Anthony Mangicapra oštrim zvukovnim kolažima guli kožu s kamenja i transplantira je na komadiće nečijeg razbijenog života.
www.bassesfrequences.org/frequences/HPK/#click here to listen to Swine
click here to listen to The Clear Light
click here to listen to Gnomes
Stream: "Secrets From A Silk Purse"
Stream: "Lacking A Cast Shadow"
Stream: "The Broken Windows Of A Fertile World"
The pieces that make up The Eureka Tapes (The Complete Recordings) were all created while Hoor-paar-Kraat’s Anthony Mangicapra was living in the town of Eureka, California. Indeed, the town’s name is apt as they represent a “Eurekamoment” for Hoor-paar-Kraat as a musical entity; a figurative spilling of the bath waters as Hoor-paar-Kraat found their sound. The hints of alchemical transcendence that peeped through the cracks of previous releases come brazenly into view throughout Eureka Tapes (The Complete Recordings). Music dissolves into explorations of texture, acoustic phenomena and the psyche.
Originally issued as three separate volumes in a variety of hard to find formats (A Whisper in the Sow’s Ear, a 3” CD; Graduating from Clocks to Watches C55 and Taxonomy of Divine Organisms, a CDr made to accompany, and sold only at, Mangicapra’s exhibit of paintings, “Above & Below”), The Eureka Tapes (The Complete Recordings) collects the three original volumes. In addition to the original releases,The Eureka Tapes (The Complete Recordings) also includes Hoor-paar-Kraat’s side of their split cassette with Last and a previously unreleased recording from the same sessions. Spanning styles and moods like some kind of emotional suspension bridge, Hoor-paar-Kraat’s music finds itself traveling the same surreal by-ways as Nurse With Wound, irr. app. (ext.), The Hafler Trio and Coil’s more ritualistic output. - bassesfrequences.wordpress.com/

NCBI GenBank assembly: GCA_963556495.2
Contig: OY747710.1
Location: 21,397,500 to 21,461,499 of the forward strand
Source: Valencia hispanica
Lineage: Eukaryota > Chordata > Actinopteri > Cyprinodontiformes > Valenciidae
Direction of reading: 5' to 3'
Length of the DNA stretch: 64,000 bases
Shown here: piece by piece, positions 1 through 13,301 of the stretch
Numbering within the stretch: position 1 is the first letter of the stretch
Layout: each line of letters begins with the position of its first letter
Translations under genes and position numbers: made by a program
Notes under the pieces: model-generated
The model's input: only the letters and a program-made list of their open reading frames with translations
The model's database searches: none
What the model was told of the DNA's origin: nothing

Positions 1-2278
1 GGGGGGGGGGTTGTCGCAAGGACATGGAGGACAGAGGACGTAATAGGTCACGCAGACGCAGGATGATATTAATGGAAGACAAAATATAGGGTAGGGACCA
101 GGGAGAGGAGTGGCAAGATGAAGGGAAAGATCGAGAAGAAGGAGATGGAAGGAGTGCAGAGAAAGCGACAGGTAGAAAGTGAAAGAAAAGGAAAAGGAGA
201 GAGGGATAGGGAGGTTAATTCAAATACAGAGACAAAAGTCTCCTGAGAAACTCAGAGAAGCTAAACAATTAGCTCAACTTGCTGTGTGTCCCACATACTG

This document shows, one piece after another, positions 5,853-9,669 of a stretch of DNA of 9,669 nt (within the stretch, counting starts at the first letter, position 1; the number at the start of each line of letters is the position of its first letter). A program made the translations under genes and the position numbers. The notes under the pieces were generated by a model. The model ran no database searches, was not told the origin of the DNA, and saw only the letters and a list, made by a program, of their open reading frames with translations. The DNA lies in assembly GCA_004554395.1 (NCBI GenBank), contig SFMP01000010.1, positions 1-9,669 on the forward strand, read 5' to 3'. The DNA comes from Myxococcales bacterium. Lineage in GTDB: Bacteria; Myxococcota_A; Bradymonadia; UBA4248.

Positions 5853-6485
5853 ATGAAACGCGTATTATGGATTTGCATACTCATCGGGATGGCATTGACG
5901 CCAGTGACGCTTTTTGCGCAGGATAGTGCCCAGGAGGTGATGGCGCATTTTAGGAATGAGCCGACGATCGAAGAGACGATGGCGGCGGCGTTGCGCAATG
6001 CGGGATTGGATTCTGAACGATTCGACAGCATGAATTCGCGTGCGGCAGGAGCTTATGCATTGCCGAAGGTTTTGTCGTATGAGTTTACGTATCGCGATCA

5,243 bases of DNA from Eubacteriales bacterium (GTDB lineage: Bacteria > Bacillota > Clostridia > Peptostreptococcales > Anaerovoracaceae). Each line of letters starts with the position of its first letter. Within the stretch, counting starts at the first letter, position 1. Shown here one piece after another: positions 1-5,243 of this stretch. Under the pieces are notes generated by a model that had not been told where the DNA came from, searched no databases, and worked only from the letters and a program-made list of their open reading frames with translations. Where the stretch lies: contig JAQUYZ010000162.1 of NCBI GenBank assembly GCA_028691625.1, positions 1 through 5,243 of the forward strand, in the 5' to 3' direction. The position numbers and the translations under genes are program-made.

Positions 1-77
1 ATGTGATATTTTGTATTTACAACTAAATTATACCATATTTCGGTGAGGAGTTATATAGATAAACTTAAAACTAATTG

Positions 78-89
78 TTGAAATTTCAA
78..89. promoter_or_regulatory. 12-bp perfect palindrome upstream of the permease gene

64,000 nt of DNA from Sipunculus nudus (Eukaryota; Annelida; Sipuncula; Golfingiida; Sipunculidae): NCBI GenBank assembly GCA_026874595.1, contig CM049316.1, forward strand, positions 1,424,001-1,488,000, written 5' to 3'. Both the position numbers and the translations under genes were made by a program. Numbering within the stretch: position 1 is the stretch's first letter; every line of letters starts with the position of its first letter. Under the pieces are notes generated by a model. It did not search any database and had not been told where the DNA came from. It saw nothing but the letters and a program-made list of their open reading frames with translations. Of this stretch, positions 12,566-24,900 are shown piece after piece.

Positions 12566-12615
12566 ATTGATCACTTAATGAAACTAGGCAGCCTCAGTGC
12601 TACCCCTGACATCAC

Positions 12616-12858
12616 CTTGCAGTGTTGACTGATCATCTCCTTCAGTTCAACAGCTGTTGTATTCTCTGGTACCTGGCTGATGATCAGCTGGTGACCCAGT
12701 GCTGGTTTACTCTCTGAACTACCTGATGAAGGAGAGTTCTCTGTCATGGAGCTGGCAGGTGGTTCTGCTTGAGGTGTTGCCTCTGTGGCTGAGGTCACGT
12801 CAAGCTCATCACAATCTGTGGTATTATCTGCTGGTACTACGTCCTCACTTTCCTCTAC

This double CD consists of recordings previously released as extremely limited CDRs and tapes on labels such as Small Doses, Peasant Magik, Goat Eat Arts and Acid Casualty Productions. The first release in this series, 3″ CD-R A Whisper In The Sow’s Ear, consists of a lot of scraping and piercing feedback, and I find it hard to listen to. However, the tracks on the hourlong cassette release Graduating From Clocks To Watches are quite interesting. Still plenty of metallic scraping, but it’s controlled better, and there’s more elements introduced in the mix. “Habit And The Smooth Sailing Of The Psyche” features some warped, cracked electronics. “Relics Of The Inheritance” utilizes some intensely edited sounds (possibly a music box and a ukulele) along with some demented spoken vocals. “The Broken Windows Of A Fertile World” introduces doomy bass guitar, rainstorm sounds, and wimpering feedback. An intense rhythmic noise track called “The Self Is An Onion Self” ends the disc.